Every morning, Jeanette Buchanon pulls out a chair, fixes a cup of coffee, and sits to survey the frontiers of her neighborhood. Jeanette has lived more than 60 years, her entire life, in Reading. In her neighborhood, where she has earned the title of “the mayor of Seventh Street” from her neighbors, this matriarch holds the power of convening people.
One of her earliest memories is of her grandmother, who along with a group of women, held activities for all children from the neighborhood.
“I was raised in the Reading Iron Playground and played down there every day. We had a lot of good people to look up to when we were children,” she says. “We had [my grandmother] and all of them that we looked up to; that put us on the right path and showed us the right things. and that’s what I’m just trying to do, to give back to where I’ve lived all my life.”
At its height, Reading boasted a population of over 110,000 people. However, like many cities across the country, Reading’s luck followed that of the rest of the rust belt of the United States. With the loss of heavy industry starting in the 1940s, the passing of the last commuter train in 1981, and the erosion of the world-famous outlets of the “Outlet Capital” of the world, Reading bled residents up until around the year 2000, when its population hovered around 80,000. Since then, Reading has grown to about 95,000 residents. But many people, including Jeanette, have remained constants in an ever-changing community.
When Jeanette was growing up, there wasn’t as much transiency.
In discussing what she’s seen change in the community, Jeanettte recalls people leaving the community, and how she’s remained this whole time.
“Everybody else moves out of the community,” Jeanette said. “I’m still one of them that’s still left, and everybody tells me I can’t go anywhere because they won’t have anywhere to come back to if I end up going somewhere.”
Jeanette continues to be a vital anchor in the community she calls home, becoming a key factor in the betterment of it. Over time, she’s become an elder figure and protector for the people in her community, one that holds the power to mitigate and diminish negative effects such as drug dealing and usage.
Jeanette’s passion for fostering the betterment of the community around the Reading Iron is a clear sign of how the people within a community are pivotal in making it what it is, and she recognizes this.
“So it’s not the city itself,” Jeanette said. “It’s the people that live in the city that makes the city what it is.”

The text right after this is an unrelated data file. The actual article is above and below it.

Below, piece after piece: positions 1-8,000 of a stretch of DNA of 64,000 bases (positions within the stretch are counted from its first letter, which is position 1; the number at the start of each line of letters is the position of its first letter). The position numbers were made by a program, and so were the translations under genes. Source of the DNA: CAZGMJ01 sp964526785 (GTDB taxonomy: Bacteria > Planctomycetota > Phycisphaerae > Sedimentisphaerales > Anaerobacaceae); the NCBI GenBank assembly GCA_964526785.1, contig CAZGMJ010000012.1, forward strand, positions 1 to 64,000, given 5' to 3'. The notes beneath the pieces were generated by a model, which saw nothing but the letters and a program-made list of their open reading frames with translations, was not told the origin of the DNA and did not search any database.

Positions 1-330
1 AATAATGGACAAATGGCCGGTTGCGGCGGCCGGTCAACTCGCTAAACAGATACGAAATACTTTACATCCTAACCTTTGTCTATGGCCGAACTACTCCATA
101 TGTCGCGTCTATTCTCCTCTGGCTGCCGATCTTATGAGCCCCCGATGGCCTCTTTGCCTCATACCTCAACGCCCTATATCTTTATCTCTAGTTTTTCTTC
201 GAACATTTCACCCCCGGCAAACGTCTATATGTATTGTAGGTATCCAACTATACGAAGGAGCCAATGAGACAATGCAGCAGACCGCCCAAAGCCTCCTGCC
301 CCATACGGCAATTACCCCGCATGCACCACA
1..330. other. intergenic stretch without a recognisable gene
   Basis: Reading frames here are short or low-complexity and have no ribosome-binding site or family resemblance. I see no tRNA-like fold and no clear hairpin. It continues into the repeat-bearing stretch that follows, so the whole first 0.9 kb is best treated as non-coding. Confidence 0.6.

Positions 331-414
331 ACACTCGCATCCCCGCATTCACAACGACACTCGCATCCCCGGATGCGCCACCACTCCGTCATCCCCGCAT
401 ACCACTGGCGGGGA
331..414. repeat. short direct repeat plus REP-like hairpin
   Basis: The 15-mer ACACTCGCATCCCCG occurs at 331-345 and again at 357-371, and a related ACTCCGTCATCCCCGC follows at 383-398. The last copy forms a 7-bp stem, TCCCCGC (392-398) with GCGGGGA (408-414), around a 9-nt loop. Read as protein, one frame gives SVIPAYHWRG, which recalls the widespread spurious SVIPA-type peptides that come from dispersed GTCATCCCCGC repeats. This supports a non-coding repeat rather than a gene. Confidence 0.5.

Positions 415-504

Jeanette was already making an impact on her community when the South of Penn Task Force initially connected with her in 2018. The South of Penn (SOP) Task Force is a community outreach project focused on increasing home ownership, improving livability and fostering interpersonal relationships with neighbors in the city between Canal and Franklin Streets.
They noticed there were policies in place that created barriers to holding events, but the SOP was able to support her programming, such as Easter egg hunts and block parties, as well as helping with maneuvering various systemic barriers that were in place. In addition to this, the vacant lot next to Jeanette’s house, on the 300 block of South 7th street, is a lot more cared for than before. It is in the beginning stages of transforming into a space that will help better the community even more so.
When talking about how things have changed in the community, Jeanette highlights the increased amount of activities that have been held and how important they are to the children in the community.
“Since I’ve been involved with South of Penn, we have movie nights, we have things the kids look forward to, and when you’re doing good things, good things come out of it,” she says. “When we were children, there were always things that we could do, but once all the older people passed away, things started changing. If you don’t have anything for a child to do, that’s when trouble steps in.”
“They’ll look for things to do,” Jeanette said. “When you have positive things to do, then positive things will come out of it.”
Both she and SOP have built a relationship filled with mutual trust and support in each other, helping each other out when help is needed. She’s been instrumental in what SOP does in the neighborhood.
Community arts group Barrio Alegria and SOP have supplemented this by helping with what she’s already been doing in the community.
“I’m just trying to make a change because if we don’t use it, we lose it, as the saying goes,” she says. “We need people like you, me, and everybody else to get out there and hear our voices, because if we sit around and do nothing, then nothing will change. I’m trying to give back to the community because if I can put a smile on one person’s face, that would make a difference to me.”
Editor’s Note: This article is a part of “Historias del Barrio,” a series of stories written by local storytellers to highlight community members who have engaged with Barrio Alegria and the South of Penn Task Force, through a strategic partnership with The Wyomissing Foundation, to make positive impacts in their neighborhoods.